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Prep Baseball: Brothers boost East’s hopes

By Bret Strelow
Salisbury Post
GRANITE QUARRY ó Trey Holmes and Noah Holmes spent time in the same defensive backfield, and now they’re manning the corners for East Rowan’s baseball team.
East will meet Rocky Mount in the 3A state championship series, which begins Friday at Five County Stadium in Zebulon. The Holmes brothers, who intercepted one pass apiece during a football victory against South Rowan in October, have excelled as starting infielders this spring.
Trey, a senior, is East’s first baseman. Noah, a sophomore, plays third base.
“Like all brothers, we’ve had some fights, but now he’s even more of a friend and brother,” Trey said.
“He’s awesome, playing great and doing more than everybody expected him to do. He’s made plays you don’t see made by high schoolers, and he’s only a sophomore.”
Both players bat left-handed, and Noah throws right-handed. Trey has shown off a powerful left arm as a pitcher and squeezed bouncing balls into the oversized mitt covering his right hand throughout a three-year varsity career.
Trey is known as a stellar defender, and he ranks second on the team with a .398 batting average this season. He hit .286 last year, and many Mustangs have seen their numbers improve following the school’s drop from 4A to 3A.
Noah, who played on East’s jayvee team as a freshman, is hitting .305 this season.
“If I get down, he’ll pick me up and make sure I don’t lose my head,” Noah said. “He keeps everybody picked up and is a good leader.”
The 2007 football season was the first time Trey and Noah had played on the same organized squad since they were Centralina Orthopaedic White Sox teammates six years ago in the East Rowan Little League.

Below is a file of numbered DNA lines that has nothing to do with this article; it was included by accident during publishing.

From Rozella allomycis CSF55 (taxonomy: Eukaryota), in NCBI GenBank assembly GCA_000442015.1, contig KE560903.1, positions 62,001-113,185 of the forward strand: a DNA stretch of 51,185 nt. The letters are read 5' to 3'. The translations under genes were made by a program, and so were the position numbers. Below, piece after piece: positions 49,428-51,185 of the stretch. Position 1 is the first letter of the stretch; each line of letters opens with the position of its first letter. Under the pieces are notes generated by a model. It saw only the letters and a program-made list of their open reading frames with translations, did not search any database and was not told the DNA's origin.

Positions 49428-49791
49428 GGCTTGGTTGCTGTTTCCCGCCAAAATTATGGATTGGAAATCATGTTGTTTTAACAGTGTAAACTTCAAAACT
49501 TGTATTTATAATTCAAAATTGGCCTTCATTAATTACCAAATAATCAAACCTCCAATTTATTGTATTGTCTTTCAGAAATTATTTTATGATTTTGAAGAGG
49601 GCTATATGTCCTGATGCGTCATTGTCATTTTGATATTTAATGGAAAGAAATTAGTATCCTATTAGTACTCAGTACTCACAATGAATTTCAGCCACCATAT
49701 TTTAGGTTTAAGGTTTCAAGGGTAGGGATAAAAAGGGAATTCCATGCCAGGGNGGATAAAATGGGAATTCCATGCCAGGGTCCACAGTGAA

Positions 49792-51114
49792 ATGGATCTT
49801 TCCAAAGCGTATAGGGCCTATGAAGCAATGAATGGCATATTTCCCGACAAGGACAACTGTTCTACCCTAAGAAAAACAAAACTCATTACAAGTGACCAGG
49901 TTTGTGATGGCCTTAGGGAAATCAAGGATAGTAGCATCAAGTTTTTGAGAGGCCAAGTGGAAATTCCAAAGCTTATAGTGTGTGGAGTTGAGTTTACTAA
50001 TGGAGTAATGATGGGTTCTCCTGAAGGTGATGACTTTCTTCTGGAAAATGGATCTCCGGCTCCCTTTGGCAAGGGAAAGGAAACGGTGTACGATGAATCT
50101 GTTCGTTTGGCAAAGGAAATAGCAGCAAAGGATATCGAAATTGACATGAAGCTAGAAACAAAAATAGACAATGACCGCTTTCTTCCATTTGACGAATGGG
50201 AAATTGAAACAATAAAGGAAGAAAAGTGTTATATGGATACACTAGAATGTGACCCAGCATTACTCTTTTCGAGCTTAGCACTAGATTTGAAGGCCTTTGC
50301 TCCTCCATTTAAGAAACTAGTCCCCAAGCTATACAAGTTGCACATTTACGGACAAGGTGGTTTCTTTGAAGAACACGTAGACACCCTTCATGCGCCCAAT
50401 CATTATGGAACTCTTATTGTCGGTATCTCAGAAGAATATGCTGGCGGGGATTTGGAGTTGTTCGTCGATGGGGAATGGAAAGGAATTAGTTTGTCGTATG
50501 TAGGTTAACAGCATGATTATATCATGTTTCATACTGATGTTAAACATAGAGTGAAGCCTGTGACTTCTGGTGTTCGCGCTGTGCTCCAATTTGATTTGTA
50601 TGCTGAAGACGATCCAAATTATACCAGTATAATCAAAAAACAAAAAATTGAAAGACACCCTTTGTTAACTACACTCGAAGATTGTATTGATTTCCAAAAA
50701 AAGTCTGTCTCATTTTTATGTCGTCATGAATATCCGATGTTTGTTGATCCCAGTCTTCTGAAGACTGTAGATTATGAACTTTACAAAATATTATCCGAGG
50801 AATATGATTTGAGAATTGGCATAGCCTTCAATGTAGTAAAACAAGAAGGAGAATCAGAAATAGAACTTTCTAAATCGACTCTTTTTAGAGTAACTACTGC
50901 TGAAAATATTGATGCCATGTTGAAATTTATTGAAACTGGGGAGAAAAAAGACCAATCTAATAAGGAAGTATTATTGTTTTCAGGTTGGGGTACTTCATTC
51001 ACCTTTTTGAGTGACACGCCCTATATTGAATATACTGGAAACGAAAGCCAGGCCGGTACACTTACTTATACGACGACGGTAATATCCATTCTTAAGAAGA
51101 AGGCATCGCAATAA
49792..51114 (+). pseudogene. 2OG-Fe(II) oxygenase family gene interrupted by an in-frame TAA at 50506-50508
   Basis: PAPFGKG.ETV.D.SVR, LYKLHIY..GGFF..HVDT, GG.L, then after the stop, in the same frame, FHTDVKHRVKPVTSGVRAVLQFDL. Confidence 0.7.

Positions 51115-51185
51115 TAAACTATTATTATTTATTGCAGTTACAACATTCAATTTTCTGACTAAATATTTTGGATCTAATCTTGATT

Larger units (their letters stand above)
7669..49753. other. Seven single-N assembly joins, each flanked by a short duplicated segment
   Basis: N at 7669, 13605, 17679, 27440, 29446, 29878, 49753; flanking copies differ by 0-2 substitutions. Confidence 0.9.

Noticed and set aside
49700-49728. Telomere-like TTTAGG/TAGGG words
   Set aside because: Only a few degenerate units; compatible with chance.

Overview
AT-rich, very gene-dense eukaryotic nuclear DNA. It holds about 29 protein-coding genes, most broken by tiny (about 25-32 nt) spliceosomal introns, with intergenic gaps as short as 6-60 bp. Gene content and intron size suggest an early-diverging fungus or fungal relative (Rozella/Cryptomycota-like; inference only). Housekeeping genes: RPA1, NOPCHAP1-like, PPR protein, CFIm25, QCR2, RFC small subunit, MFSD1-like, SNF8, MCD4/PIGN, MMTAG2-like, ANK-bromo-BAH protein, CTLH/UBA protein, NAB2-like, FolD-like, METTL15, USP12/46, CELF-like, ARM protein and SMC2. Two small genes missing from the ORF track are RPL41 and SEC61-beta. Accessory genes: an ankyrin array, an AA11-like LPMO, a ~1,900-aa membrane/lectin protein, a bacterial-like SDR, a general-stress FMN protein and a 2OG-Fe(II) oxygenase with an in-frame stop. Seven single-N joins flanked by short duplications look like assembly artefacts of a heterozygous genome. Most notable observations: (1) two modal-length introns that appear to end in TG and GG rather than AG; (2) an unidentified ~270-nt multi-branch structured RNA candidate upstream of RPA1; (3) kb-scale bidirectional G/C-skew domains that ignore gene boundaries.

A connection remained after they were separated. Noah had an arm injury as an 11-year-old yet managed to contribute as an outfielder and first baseman while wearing one of Trey’s old gloves on his right hand.
Noah made surprisingly strong and accurate throws with his left arm.
“Trey always thought it was because of his glove, not what Noah did,” the brothers’ father, Jimmy, said with a laugh.
Trey, who pitched East to a win in the championship game of the Peeler Classic as a sophomore, suffered a left elbow injury on a slide last spring and is 6-0 in his prep career. He has thrown only 201/3 innings this season.
Corbin Shive, Justin Roland and Cody Laws have handled the majority of mound duties and allowed 28 runs in 1571/3 innings. South Point had a runner on third base with no outs against Shive in the fourth inning of the Western championship series opener, and that game stayed scoreless until the eighth.
With a Holmes playing shallow at each corner as South Point tried to break through in the fourth, Noah made a diving stop on a ball hit between third and short. He fired home to catcher Austin Shull, who tagged Ryan Huneycutt for the first out.
“As far as Trey taking Noah under his wing, Noah’s a dadgum good ballplayer and Trey knows what he can do,” East coach Brian Hightower said. “They’re both million-dollar kids.
“It’d be one thing if they hated each other’s guts, but Trey and Noah both get along great. I contribute that to their parents.”
Jimmy and his wife, Leslie, have three sons, and Roby is currently an eighth-grader at Erwin Middle School. Trey has accepted a scholarship offer from Pitt Community College, and he is scheduled to graduate from East about 10 weeks before Roby arrives there.
East’s extended run through the 3A playoffs has given Jimmy and Leslie extra opportunities to watch two of their children compete on the same field at the same time.
“We’ve literally been on opposite ends of the Southeast the last few years with Legion, Junior Legion, Erwin and East,” Jimmy said. “We’ve been split where my wife will be with one and I’d go with another. It’s been a nice, refreshing change.”
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Contact Bret Strelow at 704-797-4258 or bstrelow@salisburypost.com.

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